As part of my quest to find motivational role models, I stumbled upon this TED talk. I must be one of the few people who haven’t read any of the Harry Potter books but despite that, I admire Rowling’s perseverance and tenacity. This Harvard commencement address focuses on the two things that the author believes have been pivotal in her success: accepting the inevitability of failure and the power of the human imagination.
Overcoming the fear of failure
Famously, Rowling was a single mother living in poverty in Edinburgh. She wrote her first Harry Potter novel in cafes and in the free time she had when caring for her daughter.
Rowling doesn’t romantasise the reality of poverty, she acknowledges that it is a frightening and lonely place to be. We don’t know how far away the light at the end of the tunnel is, or if it’s even there at all. We can’t know for certain everything really will be all right.
For Rowling, her apparent failure – the breakdown of her marriage and her financially precarious position – enabled her to work out who she was and what she was really good at. Through experiencing her fears – that of real poverty – Rowling was able to rebuild herself. When she had nothing left to lose, she was able to focus on what truly mattered to her: writing. The germ of the idea that would later become Harry Potter was one of her most treasured possessions and it was nurtured and grown.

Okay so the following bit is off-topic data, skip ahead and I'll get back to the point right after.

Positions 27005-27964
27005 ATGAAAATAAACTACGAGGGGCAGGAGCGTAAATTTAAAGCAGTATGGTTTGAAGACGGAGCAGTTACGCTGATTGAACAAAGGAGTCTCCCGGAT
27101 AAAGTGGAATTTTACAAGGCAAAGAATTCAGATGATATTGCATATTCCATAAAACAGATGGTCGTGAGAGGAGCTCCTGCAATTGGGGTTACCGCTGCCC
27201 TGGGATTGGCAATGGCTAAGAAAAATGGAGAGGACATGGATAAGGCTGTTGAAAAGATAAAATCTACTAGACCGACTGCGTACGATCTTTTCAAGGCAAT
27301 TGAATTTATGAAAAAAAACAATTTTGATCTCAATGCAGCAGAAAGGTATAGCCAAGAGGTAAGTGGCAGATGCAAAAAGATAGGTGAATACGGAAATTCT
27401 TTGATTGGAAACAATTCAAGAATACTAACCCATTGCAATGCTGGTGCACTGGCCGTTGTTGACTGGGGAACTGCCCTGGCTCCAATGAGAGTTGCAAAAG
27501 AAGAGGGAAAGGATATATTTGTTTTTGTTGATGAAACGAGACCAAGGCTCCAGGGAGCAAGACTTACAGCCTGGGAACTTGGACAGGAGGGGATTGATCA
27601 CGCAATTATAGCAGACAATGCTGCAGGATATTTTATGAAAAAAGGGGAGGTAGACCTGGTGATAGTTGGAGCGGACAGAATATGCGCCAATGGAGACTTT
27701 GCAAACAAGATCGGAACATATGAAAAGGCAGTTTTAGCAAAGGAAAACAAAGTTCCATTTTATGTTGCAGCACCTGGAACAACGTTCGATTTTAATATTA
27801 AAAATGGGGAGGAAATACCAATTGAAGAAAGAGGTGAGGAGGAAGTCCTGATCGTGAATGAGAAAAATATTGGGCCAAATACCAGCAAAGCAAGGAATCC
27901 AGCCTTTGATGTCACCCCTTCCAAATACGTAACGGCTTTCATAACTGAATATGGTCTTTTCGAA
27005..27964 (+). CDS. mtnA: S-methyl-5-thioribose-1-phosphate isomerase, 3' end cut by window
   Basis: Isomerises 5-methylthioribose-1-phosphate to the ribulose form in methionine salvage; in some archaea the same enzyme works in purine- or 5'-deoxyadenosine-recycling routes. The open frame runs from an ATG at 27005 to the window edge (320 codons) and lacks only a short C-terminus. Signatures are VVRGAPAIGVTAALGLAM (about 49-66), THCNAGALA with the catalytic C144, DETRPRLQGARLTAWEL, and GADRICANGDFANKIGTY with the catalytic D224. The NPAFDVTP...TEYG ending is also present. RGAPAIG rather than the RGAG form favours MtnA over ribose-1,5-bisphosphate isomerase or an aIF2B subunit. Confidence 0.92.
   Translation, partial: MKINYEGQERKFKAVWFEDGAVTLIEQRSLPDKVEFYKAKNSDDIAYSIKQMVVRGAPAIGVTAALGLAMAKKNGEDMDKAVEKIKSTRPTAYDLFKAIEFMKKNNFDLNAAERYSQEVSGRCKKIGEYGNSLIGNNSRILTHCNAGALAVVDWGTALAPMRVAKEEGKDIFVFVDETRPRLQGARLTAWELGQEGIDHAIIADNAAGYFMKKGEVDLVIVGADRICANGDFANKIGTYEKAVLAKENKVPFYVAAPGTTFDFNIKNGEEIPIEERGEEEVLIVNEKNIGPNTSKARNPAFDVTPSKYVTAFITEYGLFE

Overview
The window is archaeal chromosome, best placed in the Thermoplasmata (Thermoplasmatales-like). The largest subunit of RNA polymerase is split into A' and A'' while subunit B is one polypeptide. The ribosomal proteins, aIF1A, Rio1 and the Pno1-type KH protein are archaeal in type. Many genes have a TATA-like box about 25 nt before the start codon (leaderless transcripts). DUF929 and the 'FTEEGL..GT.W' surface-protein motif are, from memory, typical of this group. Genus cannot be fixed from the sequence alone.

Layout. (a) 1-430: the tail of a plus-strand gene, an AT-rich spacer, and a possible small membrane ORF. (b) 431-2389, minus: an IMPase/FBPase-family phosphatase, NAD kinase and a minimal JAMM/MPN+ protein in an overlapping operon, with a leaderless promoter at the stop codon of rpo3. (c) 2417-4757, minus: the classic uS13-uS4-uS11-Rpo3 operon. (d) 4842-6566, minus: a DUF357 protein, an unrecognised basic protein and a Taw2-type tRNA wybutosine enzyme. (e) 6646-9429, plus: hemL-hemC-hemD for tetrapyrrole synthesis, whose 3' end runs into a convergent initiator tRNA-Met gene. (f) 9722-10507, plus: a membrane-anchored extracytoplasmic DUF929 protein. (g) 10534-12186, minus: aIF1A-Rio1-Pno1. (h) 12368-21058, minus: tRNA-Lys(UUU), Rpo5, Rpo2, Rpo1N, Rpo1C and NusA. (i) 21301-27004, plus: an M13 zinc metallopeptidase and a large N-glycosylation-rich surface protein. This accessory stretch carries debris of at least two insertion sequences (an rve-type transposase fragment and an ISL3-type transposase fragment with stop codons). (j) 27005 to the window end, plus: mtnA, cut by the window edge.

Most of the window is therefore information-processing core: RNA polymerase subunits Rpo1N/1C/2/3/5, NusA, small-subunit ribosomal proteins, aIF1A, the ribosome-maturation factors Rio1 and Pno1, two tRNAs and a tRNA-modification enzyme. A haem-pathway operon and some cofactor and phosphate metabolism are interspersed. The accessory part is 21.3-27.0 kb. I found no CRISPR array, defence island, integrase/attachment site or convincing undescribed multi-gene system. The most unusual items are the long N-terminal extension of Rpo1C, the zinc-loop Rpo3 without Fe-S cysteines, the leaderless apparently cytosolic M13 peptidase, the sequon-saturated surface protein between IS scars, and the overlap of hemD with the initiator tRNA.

You might never fail on the scale I did, but some failure in life is inevitable. It is impossible to live without failing at something, unless you live so cautiously that you might as well not have lived at all – in which case, you fail by default.
Failing is part of the journey to experiencing something richer. Without experiencing failure, we cannot truly know what we are fully capable of. Of course, nobody wants to fail and that gut-churning feeling and lying awake all night contemplating the ‘what-ifs’ that comes with it is just awful. But as Rowling says, “failure meant a stripping away of the inessential” and with that we can really find our true potential.
When I look back on my own life, I can see many points where I failed. Like Rowling, I was also a single mother. I knew the fear and the loneliness first hand. And like Rowling, I also experienced a real freedom at this time, even though I didn’t recognise it at the time.
Really, my life couldn’t have been tougher at that point both from a practical perspective but also – crucially – from the perspective that I believed I had messed up so badly and the mistakes I made were irreversible. At night though, after my little boy was in bed, I was studying for a degree. In my education, I was free. The textbooks didn’t care what my salary was, whether I was wearing secondhand clothes or what I’d eaten for my lunch. It was just me and the ideas of those great minds.
I left university four years later with a first class degree but far more importantly, a real sense of self-worth that had been lacking.
I am such a huge believer in the transformative power of education. I actively enjoy and seek out new challenges and I am very much on the side of Carol Dweck’s Growth mindset.
But the thing that really motivates me to do better is that memory – the memory of the reality of what it was really like to fail. It was awful…. but I survived. I’ll fail again and I’ll survive again. Bring it on!
What have you failed at? How did it spur you on? I’d love to hear your experiences!